Advice for Beginners

Advice for Beginners

This comes from a post I wrote a while back for the constant influx of beginners to some witchy aminos, but thought I’d share here in case it’s helpful as well. It can definitely be overwhelming when you’re new to everything and really don’t even know where to start, so I thought I’d put together a few pointers to hopefully help out some folks on their way.

Witchcraft vs Wicca vs Paganism

You’ll see these words a LOT, but not always with enough information to distinguish between them.

  • PAGANISM refers to religions which are non-Abrahamic (the Abrahamic religions being Judaism, Christianity, and Islam), but particularly to polytheistic religions (ie religions with many gods) from pre-Christian Europe.
  • NEO-PAGAN religions are newer religions based on older pagan religions or ideals, or around nature worship.
  • WICCA is a neo-pagan religion (founded in the 1950s) which worships a God and Goddess and observes 8 seasonal celebrations (sabbats).
  • WITCHCRAFT is a magical practice, which can be practised with or without religion.

Read (Critically)

We have access to so much information! However most information regarding witchcraft is some level of subjective, and a lot of folks present their take on the topic as objective fact, which can be super confusing when you’re first starting out. Read from a wide range of resources, and know that information will be conflicting, but that doesn’t necessarily mean one’s right and one’s wrong.

Paths and Labels

Everyone’s path is different - we’re different people with different lives and different histories. That said, there are a few more well-trodden directions than others, particularly for those with a teacher, or who follow a particular tradition. Some of these might also be inspired by the types of magic you choose to practice. There are a lot of words/labels people use to describe their practice to others, and lots of newbies feel like you need to jump straight in and find labels before you have any practice to describe. If you feel super drawn to one type of practice or another, that’s rad! Otherwise, I 100% recommend not picking one (ie being eclectic) and exploring everything that interests you. You’ll wind up where you belong, and limiting yourself early on isn’t usually too helpful.


What tools do you need to start? Literally none! The only thing you 100% need is your own mind and will, everything on top of that is just a bonus. Yes, a lot of us like to buy pretty things, but you really don’t need to. If I was going to suggest a “starter kit”: a notebook (see below), a pen (for taking notes, journaling, drawing sigils), some candles (cheap white candles will get you started with candle magic), salt (table/cooking salt is fine, just don’t use salt outside), herbs (whatever you’ve got in your kitchen/garden, or can buy rosemary cheaply from the supermarket to use in place of any herb), and maybe a quartz crystal if you want to go really wild (clear quartz can be used in place of any other crystal). Otherwise, you can use pretty well literally anything in magical practice, and also find pretty well anything you need from nature (even in the city, more often than you’d expect). Unless you’ve got the money to burn, I’d recommend not buying things unless you KNOW you’re going to use them.

Magical Books

Most folks will keep some kind of book to record the things they learn, do, and experience in their practice, often called a Books of Shadows (BoS) or Grimoire. A BoS is usually more personal (eg journaling, recording spell-work) than a Grimoire (more generic and objective information), but you can more or less use the terms interchangeably. You can create your book in literally any notebook, although some folks use a binder, or keep theirs digitally. You don’t need one, but it’s nifty to keep track of info, and have something to look back on later to see how far you’ve come!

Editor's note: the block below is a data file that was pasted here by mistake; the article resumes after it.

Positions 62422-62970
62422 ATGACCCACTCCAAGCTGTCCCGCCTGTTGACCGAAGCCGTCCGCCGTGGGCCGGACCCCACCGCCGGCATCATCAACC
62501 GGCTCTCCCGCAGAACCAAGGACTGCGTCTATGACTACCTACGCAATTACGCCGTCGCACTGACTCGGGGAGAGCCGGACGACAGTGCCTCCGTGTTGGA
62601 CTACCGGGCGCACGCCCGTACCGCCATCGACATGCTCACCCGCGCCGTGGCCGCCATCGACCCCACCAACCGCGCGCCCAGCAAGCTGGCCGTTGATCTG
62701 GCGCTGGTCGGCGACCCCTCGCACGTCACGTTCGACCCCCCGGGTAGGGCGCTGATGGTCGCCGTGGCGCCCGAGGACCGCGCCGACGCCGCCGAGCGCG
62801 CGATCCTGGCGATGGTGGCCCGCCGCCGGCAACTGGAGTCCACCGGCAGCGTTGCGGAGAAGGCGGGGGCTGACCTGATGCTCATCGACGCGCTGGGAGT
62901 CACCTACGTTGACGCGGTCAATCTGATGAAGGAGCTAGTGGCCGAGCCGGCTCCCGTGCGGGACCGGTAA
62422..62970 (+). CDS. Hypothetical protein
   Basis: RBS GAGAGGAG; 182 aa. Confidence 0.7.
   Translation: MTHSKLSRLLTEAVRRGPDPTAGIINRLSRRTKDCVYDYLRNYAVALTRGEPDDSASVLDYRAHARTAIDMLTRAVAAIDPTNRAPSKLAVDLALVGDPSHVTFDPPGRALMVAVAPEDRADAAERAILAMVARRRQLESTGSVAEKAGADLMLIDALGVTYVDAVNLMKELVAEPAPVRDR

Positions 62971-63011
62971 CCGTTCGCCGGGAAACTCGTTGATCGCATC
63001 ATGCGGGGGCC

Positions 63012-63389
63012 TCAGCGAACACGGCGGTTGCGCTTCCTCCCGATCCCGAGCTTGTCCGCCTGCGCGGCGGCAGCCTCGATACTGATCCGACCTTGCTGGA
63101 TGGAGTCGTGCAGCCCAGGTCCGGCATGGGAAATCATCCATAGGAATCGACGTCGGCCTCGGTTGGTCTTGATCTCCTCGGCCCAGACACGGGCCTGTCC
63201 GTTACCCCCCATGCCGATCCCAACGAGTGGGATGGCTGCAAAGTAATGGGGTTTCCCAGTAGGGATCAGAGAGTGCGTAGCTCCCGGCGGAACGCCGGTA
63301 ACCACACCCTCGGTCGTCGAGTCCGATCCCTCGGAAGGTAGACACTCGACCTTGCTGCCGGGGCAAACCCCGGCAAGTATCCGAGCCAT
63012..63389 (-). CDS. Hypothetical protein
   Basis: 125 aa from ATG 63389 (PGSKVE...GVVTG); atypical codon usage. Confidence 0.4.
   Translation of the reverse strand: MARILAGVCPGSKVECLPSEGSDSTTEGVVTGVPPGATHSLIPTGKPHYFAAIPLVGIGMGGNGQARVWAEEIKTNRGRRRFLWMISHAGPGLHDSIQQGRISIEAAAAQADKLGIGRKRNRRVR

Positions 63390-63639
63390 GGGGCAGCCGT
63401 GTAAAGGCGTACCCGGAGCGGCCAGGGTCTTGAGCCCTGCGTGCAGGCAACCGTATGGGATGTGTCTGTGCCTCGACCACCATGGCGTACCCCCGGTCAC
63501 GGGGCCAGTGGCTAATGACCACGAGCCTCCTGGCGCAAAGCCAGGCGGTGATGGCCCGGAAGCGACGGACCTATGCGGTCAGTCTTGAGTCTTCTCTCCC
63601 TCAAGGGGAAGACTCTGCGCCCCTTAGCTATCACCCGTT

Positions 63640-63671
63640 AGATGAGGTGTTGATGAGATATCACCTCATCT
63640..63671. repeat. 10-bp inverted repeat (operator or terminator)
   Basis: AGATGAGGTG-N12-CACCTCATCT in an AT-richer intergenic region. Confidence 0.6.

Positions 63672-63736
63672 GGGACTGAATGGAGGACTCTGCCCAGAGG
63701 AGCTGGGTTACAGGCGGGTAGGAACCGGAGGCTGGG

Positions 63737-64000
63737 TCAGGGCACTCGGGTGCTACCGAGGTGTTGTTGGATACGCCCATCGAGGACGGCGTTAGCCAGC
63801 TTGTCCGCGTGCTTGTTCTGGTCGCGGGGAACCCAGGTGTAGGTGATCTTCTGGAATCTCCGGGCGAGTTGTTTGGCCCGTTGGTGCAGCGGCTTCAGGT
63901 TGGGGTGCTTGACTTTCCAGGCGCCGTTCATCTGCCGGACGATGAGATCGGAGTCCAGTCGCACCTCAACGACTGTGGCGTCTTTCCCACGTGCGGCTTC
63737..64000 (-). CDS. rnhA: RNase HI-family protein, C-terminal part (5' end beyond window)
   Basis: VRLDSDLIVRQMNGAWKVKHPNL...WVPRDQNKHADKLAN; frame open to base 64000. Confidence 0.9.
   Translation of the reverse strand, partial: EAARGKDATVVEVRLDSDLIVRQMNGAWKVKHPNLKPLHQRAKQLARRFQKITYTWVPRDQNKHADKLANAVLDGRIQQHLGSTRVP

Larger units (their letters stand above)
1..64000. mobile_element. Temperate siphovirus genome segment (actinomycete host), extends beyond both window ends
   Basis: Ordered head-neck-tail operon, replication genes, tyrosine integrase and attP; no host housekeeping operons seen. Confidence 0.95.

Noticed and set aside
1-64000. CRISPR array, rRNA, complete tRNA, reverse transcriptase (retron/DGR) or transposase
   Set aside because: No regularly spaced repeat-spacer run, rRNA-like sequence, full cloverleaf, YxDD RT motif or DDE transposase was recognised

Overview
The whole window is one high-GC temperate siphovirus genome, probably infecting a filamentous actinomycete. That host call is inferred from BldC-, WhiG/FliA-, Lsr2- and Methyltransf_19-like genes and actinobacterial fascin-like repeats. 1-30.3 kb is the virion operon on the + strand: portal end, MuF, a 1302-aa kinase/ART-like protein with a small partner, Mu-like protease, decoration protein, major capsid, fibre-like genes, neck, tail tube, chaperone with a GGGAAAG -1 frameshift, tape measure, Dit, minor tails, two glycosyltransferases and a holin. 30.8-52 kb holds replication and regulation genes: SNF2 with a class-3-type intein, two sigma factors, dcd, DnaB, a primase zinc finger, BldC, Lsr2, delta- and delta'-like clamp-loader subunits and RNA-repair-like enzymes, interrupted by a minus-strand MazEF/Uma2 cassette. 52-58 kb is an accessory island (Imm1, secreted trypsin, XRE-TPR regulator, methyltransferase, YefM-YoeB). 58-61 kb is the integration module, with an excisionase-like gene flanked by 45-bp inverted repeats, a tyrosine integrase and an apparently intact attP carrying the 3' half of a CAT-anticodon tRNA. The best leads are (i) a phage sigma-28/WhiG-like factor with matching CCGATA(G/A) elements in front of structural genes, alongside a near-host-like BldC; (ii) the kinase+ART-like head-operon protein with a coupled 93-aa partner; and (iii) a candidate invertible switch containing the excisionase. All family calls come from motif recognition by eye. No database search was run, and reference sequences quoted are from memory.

Recommended Resources

  • “Grovedaughter Witchery” by Bree NicGarran - There is honestly no book I can recommend more highly, if I had the funds I would honestly buy a copy for every new witch. She also has a podcast and is quite active on tumblr.
  • Witchery by Juliet Diaz - I don’t rate this one quite as highly as Bree’s, because honestly that book is nigh on perfect as a beginner book, but as a popular, published book, it is much easier to find.
  • “Supermarket Magic” by Michael Furie - A great intro to the practical side of witchcraft (and it uses things that you can buy from the supermarket).

  • YouTube - (I’d recommend Witch of Wonderlust, The Green Witch, SLYSCA, Thorn Mooney, Kelly Anne Maddox, and Warrior Witch Nike)

  • Your library! - Check out any physical and digital collections you have access to (ebooks can be read on a phone/tablet/computer) - if they don’t have books specifically on witchcraft, they’re still likely to have books on astrology, herbalism, mythology, astrology, gardening, cooking, crafts, psychology, plant identification, local history, aromatherapy, philosophy, and possibly crystals, tarot, and other forms of divination.

  • Internet Sacred Text Archive (digitised copies of old and publicly available works) - Be advised that these are old! This means most books on non-European cultures are written by outsiders and thus likely highly inaccurate/biased, and a lot of the content is highly problematic. But it can help to put together timelines of ideas, and books written about the authors' cultures can contain reasonable information.

  • Project Gutenberg (free ebooks, mostly old (copyright expired)) - The advice on the Sacred Text Archive also applies here, be sure to approach information critically.

  • Kindle store/app - Free on mobile, some free ebooks, but also free previews of books (so you can check it out before you buy a copy).

Hopefully this helps start some folk on their way!

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